Mucosal-associated invariant T (MAIT) cells are MR1-resricted innate-like T cells that recognize non-peptide antigens including riboflavin derivates. They can be detected in both primary tumors and metastasis, yet their role in cancer is still unclear. In vitro activated MAIT cells have demonstrated anti-tumor activity suggesting their potential for cancer immunotherapy, but in vivo data is lacking.

Experimental procedures

We systemically administered a combination of the VitaminB2 synthesis pathway-derived antigen 5-(2-oxopropylideneamino)-6-D-ribitylaminouracil (5-OP-RU) with Toll-like receptor 9 agonist CpG for in vivo activation and expansion of MAIT cells. We used three different murine models of liver tumors, a lung metastases model and subcutaneous tumors across two different mouse strains, to assess anti-tumor activity of 5-OP-RU + CpG. Tumor growth over time was measured by in vivo bioluminescence imaging. Phenotypic changes of hepatic, pulmonary and tumor-infiltrating MAIT cells were detected by FLOW cytometry using MR1-tetramers. Immune cell monitoring was performed to identify alterations in the tumor microenvironment. A series of pharmacological depletion experiments was conducted to identify additional effector cells.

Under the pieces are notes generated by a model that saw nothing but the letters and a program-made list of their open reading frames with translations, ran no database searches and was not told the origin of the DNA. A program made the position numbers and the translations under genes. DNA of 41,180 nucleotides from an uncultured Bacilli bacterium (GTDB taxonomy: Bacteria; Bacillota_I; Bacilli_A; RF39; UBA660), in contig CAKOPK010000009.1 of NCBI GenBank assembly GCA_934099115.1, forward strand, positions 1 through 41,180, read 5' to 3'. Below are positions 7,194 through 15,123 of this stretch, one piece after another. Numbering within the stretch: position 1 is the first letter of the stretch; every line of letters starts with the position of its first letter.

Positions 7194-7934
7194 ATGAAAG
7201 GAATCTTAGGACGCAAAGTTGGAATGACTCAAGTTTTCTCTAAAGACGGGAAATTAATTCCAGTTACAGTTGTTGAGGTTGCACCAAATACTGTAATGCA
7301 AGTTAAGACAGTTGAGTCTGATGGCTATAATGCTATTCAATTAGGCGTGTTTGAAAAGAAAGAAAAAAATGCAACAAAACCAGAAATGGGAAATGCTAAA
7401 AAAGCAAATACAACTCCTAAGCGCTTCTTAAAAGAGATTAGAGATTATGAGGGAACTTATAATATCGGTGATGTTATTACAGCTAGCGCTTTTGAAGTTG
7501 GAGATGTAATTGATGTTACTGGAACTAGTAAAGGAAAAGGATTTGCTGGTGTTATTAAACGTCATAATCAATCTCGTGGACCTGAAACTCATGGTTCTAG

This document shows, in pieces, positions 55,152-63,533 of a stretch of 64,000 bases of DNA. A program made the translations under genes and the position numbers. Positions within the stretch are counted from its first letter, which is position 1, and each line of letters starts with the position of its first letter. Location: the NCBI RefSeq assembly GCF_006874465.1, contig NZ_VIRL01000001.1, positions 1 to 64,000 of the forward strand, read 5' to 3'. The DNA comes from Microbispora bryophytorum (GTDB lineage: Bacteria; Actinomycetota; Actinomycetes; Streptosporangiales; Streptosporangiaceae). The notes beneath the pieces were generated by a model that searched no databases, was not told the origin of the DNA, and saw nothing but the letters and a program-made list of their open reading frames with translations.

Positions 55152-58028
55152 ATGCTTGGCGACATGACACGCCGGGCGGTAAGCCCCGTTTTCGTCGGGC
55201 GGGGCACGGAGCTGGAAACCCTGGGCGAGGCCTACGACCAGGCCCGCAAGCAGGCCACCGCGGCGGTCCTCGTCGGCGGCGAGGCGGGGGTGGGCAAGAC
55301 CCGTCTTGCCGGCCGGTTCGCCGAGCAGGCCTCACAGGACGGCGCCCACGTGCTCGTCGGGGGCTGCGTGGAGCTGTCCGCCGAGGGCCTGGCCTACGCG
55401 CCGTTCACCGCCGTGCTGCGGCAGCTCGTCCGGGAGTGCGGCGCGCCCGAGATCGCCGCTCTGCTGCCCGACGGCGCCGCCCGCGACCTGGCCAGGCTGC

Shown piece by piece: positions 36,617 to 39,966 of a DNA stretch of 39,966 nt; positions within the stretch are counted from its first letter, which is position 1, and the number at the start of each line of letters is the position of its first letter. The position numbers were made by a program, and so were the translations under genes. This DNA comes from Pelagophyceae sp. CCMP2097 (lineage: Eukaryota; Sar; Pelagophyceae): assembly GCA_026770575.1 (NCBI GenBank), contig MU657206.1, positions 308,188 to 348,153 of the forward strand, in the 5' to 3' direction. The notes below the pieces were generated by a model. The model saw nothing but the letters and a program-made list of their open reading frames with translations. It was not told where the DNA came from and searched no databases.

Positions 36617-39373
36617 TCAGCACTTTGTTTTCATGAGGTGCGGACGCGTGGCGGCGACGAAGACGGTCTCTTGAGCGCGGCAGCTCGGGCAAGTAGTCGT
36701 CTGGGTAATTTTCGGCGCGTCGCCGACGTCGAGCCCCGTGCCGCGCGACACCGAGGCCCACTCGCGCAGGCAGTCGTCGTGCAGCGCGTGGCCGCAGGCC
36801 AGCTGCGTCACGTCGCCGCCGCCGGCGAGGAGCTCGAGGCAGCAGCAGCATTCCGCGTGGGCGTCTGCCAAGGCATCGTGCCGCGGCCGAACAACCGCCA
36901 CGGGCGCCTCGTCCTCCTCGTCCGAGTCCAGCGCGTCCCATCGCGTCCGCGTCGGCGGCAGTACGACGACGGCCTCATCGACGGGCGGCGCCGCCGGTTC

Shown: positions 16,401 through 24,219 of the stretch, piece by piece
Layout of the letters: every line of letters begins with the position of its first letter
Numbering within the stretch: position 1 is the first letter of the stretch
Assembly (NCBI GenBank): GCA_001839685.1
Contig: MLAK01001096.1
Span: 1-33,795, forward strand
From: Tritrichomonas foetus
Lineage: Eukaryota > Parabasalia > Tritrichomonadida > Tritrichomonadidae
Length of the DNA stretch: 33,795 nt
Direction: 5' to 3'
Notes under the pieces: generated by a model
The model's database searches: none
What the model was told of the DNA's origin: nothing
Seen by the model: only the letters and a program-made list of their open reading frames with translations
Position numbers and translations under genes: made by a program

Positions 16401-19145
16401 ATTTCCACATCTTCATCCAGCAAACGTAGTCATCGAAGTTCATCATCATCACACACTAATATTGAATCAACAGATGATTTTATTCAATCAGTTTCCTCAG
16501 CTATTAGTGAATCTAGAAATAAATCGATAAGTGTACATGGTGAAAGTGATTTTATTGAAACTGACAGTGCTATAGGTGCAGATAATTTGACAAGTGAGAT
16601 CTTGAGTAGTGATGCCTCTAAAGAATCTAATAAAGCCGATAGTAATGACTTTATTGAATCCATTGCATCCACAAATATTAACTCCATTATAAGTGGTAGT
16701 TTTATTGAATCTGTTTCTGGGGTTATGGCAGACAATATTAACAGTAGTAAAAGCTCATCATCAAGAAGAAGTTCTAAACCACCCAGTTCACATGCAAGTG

Here, to the best of our knowledge, we report first evidence of MAIT cell-mediated anti-tumor function in vivo when activated by a combination of 5-OP-RU and TLR 9 agonist CpG. Co-administration of 5-OP-RU and CpG induced a strong systemic in vivo expansion and activation of MAIT cells with high expression of activation makers like CD69, pronounced effector memory phenotype and upregulated effector molecules including interferon (IFN)-γ, granzyme B and perforin. MAIT-directed 5-OP-RU + CpG showed pronounced and consistent anti-tumor activity in all tumor models and prolonged mouse survival. Importantly, such tumor inhibition was absent in MAIT-deficient MR1-/- mice. Additional depletion studies showed that NK cells partially mediate the MAIT-induced tumor suppression.


Increasing evidence suggests that MAIT cells are important players in cancer immunology. MAITs undergo a phenotypic switch and massively expand in vivo upon 5-OP-RU + CpG treatment. These licensed and educated innate-like T cells can then mediate potent anti-tumor responses in murine models and represent an attractive novel target for cancer immunotherapy. We provide a framework for how TCR-dependent pathogenic role of MAITs in malignancies can be overcome using stimulatory agents.

Citation Format: Benjamin Ruf, Simon Wabitsch, Chi Ma, Laurence P. Diggs, Bernd Heinrich, Vanessa V. Catania, Varun Subramanyam, Linda Cui, Shunsuke Sakai, Sangmi Oh, Clifton E. Barry, Daniel L. Barber, Tim F. Greten. Activating mucosal-associated invariant T cells (MAITs) induces a broad anti-tumor response and offers a novel target for cancer immunotherapy [abstract]. In: Proceedings of the American Association for Cancer Research Annual Meeting 2021; 2021 Apr 10-15 and May 17-21. Philadelphia (PA): AACR; Cancer Res 2021;81(13_Suppl):Abstract nr 68.